Times of scarcity often have the effect turning people against each other and Cape Town’s current water crisis is no exception, with many disputes regarding water usage arising between landlords and tenants. Here are some tips for landlords to help them navigate this difficult time with their tenant.
Level 5 restrictions in a nutshell
Residents may not exceed 87 litres per person per day of municipal water.
It is prohibited to use municipal water for any of the following:
- Washing cars
- Hosing down driveways & paving
- Watering the garden
- Topping up swimming pools.
Level 5 restrictions have also given the City powers to punish transgressors: residents who exceed the daily allocation will have water restricting devices installed in their water supply. What’s more, they will have to pay the R4500 for their installation. Repeat transgressors may also be liable for a fine of up to R10 000 – and even jail time.
In a recent practical article in the Daily Maverick, Western Cape Premier, Helen Zille, broke the daily 87 litres down for residents:
- A shower for no more than 2 minutes: 20 litres
- Drinking water: 2 litres
- Daily hygiene: brushing teeth, washing hands, etc: 4 litres
- Doing the dishes and laundry: 23 litres
- Three toilet flushes: 9 x 3 = 27litres
- Cooking: 4 litres
Total: 80 litres
Empower with knowledge
Take the time to explain the water crisis to your tenant, especially a new tenant who is not from the Western Cape and perhaps not au fait with the severity of the situation. Make sure she is aware of how many litres of water go into daily activities like showering and loo flushing.
Encourage her to save water by placing buckets in the shower to reuse grey water in the toilet and garden. Also let her know about social media pages such as Watershedding Western Cape on Facebook, where she will find a wealth of information and ideas.
Make sure that she also knows what she is not allowed to use municipal water for – see above.
Consider investing in some water-wise improvements
- Plant indigenous flora and/or succulents in your garden and remove thirsty lawns.
- Install a water tank to harvest the rainwater from your roof. This water can also be used to top up your pool. You will be amazed at how quickly the tank fills up!
- Cover the swimming pool with a quality pool cover to limit evaporation.
- Consider installing a well-point.
- If your rental property is divided into several units, consider installing a water meter in each unit and not just splitting the water account by the number of units. Most people are only incentivised to do their part if they can see the direct benefit – or the punishment for not doing their bit.
These investments will make your property more attractive to prospective tenants, especially since it is predicted that water scarcity is here to stay in the Western Cape and that we can expect to pay more for water in the future.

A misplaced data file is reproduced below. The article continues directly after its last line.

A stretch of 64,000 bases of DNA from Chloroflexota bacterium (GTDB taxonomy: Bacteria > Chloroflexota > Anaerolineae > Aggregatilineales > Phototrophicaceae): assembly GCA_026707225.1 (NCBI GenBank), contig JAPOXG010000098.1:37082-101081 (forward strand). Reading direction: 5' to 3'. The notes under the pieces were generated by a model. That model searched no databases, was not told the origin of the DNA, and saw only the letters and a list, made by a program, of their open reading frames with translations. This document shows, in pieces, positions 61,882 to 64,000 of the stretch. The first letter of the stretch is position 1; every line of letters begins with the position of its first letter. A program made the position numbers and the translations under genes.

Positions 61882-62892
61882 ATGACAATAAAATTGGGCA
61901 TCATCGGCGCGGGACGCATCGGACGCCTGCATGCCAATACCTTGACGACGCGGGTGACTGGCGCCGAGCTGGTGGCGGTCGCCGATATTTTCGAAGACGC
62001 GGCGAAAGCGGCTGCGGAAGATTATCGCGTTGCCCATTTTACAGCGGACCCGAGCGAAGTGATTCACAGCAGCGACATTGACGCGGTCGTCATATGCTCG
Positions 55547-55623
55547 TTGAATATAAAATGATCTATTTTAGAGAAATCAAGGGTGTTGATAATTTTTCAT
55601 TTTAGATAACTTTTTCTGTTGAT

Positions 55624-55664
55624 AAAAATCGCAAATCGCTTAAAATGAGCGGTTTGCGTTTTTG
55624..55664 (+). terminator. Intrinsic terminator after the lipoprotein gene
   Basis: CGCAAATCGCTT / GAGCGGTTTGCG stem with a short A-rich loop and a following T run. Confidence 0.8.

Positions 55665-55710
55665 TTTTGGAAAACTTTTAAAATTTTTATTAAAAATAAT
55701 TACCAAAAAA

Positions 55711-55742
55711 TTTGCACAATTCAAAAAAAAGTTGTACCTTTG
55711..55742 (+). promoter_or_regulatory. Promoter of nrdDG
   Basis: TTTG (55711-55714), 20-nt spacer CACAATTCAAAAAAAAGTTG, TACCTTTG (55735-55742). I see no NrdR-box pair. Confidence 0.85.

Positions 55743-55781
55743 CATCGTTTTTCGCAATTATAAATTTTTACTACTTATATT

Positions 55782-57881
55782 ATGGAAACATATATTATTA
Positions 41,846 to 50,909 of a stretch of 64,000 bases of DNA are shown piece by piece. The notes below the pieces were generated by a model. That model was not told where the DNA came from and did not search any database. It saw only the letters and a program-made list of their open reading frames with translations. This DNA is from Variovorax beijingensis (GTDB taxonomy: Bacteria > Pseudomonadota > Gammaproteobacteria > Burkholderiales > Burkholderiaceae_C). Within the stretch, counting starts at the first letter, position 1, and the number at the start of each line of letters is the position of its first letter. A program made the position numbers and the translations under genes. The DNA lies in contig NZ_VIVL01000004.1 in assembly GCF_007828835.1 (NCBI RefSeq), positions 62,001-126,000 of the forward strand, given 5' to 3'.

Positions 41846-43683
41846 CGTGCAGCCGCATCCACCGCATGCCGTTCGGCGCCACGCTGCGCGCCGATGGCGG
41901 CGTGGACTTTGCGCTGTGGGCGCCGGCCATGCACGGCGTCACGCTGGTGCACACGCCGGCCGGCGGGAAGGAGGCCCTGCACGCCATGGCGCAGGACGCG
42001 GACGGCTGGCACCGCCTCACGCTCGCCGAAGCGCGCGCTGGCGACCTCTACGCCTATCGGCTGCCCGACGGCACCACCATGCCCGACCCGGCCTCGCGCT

If disputes arise…
Level 5 restrictions give the City the teeth to go after water abusers with water restricting devices, fines of up to R10 000 and even jail time. What happens if your tenant uses too much water and the city fines you as the property owner? We asked RentMaster’s legal officer, Sonja Wijnja.
“As with most tenant/landlord disputes, we need to look at the lease agreement. Any lease agreement worth its salt will stipulate that the tenant must observe the laws and municipal by-laws, even if the by-laws have been changed after the tenant has moved in.
“So in the case of water restrictions the tenant is obliged to observe the local by-laws governing the use of water – even if they have changed since signing the lease agreement. The municipality will fine the landlord, but the landlord will be able to pass the fine on to the tenant. The same applies to water restricting devices – if the tenant used too much water, they would be liable for the installation costs of the device.”
But what if the tenant is using too much water because there are leaks in the pipes?
“Maintenance is one of the most often disputed areas of landlord/tenant relations, but one would again start by looking at the lease agreement. In general, the landlord is responsible for the structure of the property, which would usually include the (unless the lease agreement specifically states that the tenant is responsible for this). One would also have to look at whether the pipes are part of the structure and whether the burst was caused (or could have been reasonably prevented) by the tenant.”
If the lease agreement requires the tenant to maintain the garden or pool, can the landlord hold her liable in the case of a drought?
“As far as water usage is concerned, definitely not, as he would be requiring the tenant to transgress the municipal by-laws. The tenant may still be required to perform other garden maintenance tasks such as weeding, mowing the lawn, etc. However, if the landlord has provided adequate water from an alternative source, such as a well-point or rainwater tanks, he would be in his rights.”